The Funny River fire burned nearly 200,000 acres of the Kenai National Wildlife Refuge in May and June. Crews from around the state helped keep the fire at bay for several weeks.
On May 27, firefighters stumbled across something unexpected – a den full of wolf cubs on the fire line, five living and one dead. They were alone, hungry, and injured. The crew notified the Department of Fish and Game, who retrieved the cubs and transported them to the Alaska Zoo.
“They had been without their mother for a couple of days,” says Shannon Jensen, curator of the Alaska Zoo. “They had porcupine quills in them so [they had] a lot of little abcesses here and there. A lot of little porcupine quills had to come out.”
At only two and a half pounds each, the weeks-old cubs were malnourished and dehydrated when they arrived, and they were too young to survive on their own. It’s likely they were abandoned when their parents fled the fire. And they were probably quilled when a porcupine crawled in the den seeking shelter.
Over the last two months, zoo staff has worked tirelessly to nurse the cubs back to health.
“They’ve developed a lot,” says Jensen. “They’re up to anywhere from 12 to 14 pounds. So, developmentally, they’ve gone from the baby eating formula stage to the toddler eating food stage in just that short amount of time. They’re only going on nine to 10 weeks, we estimate.”
Jensen says that’s why this is a good time to send the cubs to their new home. The Alaska Zoo already has a wolf pack and they can’t introduce these unfamiliar pups into that kind of tight-knit social group. Releasing them back into the wild isn’t an option.
“Alaska doesn’t allow rehab and release of mammals,” says Jensen. “Plus, they came in so young and they needed a lot of hands-on care. They needed to be bottle fed. All that attention has really habituated them to us.”
Despite being around humans for most of their lives so far, Jensen says they are not like pets.
“In no process in their life can we turn them into a domestic dog,” says Jensen. “They always will have wolf tendencies. So, just like any habituated wild animal, they’ll seek out people, because that’s what they’re familiar with. But, when they don’t get what they want, usually food, they will turn wild and then that causes people to protect themselves and usually them ending up dead.”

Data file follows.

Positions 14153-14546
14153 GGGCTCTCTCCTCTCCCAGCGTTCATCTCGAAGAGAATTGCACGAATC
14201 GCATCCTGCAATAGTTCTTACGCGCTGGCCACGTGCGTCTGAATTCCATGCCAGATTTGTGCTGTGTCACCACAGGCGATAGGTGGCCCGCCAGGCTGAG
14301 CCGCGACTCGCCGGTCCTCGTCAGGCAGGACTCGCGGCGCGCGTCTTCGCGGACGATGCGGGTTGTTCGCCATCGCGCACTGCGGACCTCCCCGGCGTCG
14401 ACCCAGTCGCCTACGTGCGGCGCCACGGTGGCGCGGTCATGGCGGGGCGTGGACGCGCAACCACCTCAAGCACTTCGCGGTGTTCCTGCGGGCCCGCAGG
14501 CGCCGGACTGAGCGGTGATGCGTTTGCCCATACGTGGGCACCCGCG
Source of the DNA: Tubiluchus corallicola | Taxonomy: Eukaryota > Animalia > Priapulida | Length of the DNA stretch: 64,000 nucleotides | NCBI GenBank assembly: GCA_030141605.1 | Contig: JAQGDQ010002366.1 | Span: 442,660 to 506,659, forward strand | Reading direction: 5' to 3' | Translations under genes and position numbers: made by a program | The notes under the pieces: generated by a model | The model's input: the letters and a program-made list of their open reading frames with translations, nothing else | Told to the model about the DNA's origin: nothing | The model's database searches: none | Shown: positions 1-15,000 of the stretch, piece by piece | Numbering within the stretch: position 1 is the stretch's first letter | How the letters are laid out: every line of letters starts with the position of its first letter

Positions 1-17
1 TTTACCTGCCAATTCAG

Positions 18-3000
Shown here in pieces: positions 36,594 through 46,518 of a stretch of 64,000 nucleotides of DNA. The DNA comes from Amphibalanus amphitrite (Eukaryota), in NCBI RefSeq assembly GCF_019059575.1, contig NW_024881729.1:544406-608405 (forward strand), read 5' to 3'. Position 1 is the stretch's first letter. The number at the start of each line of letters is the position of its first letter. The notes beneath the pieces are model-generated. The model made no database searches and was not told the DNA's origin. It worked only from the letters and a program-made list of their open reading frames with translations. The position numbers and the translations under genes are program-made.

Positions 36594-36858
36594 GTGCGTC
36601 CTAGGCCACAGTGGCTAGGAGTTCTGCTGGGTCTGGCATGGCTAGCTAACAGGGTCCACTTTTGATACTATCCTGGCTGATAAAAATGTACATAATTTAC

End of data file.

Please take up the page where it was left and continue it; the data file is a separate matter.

So, a zoo was the only viable option. The Minnesota Zoo has taken rescues from Alaska before and it agreed to keep the wolf pack together, which is important for such social animals.
Now, that little family has a direct flight to Minneapolis, where they’ll be picked up by zoo employees. Jensen says the cubs will be missed. But, sending these cubs out of state is a good opportunity to teach more people about wild animals.
“It’s sort of necessary down there with the reintroductions they did in 1995 and some of the problems they’ve encountered,” says Jensen. “And it’s really important to educate people that wolves aren’t big, bad, scary wolves.”
Although they’ll be far from home, Jensen says a little bit of Alaska will always be with the cubs. Gannett, Hooper, Huslia, Stebbins, and X-Ray bear the names of their rescuers’ hometowns and firefighting division.
- Tribes say filing a petition to adopt in state court is hard to accomplish in remote villages, and requires the services of an attorney.
- That was the message delivered to lawmakers Thursday, as they consider a bill to use the state’s high-risk insurance pool to help stabilize the market.
- If the state were to forgo distribution of passenger taxes, Skagway would lose out on about $4 million.
- The agreement is the first formalization of co-management between the Alaska tribes along the Kuskokwim River and the federal government.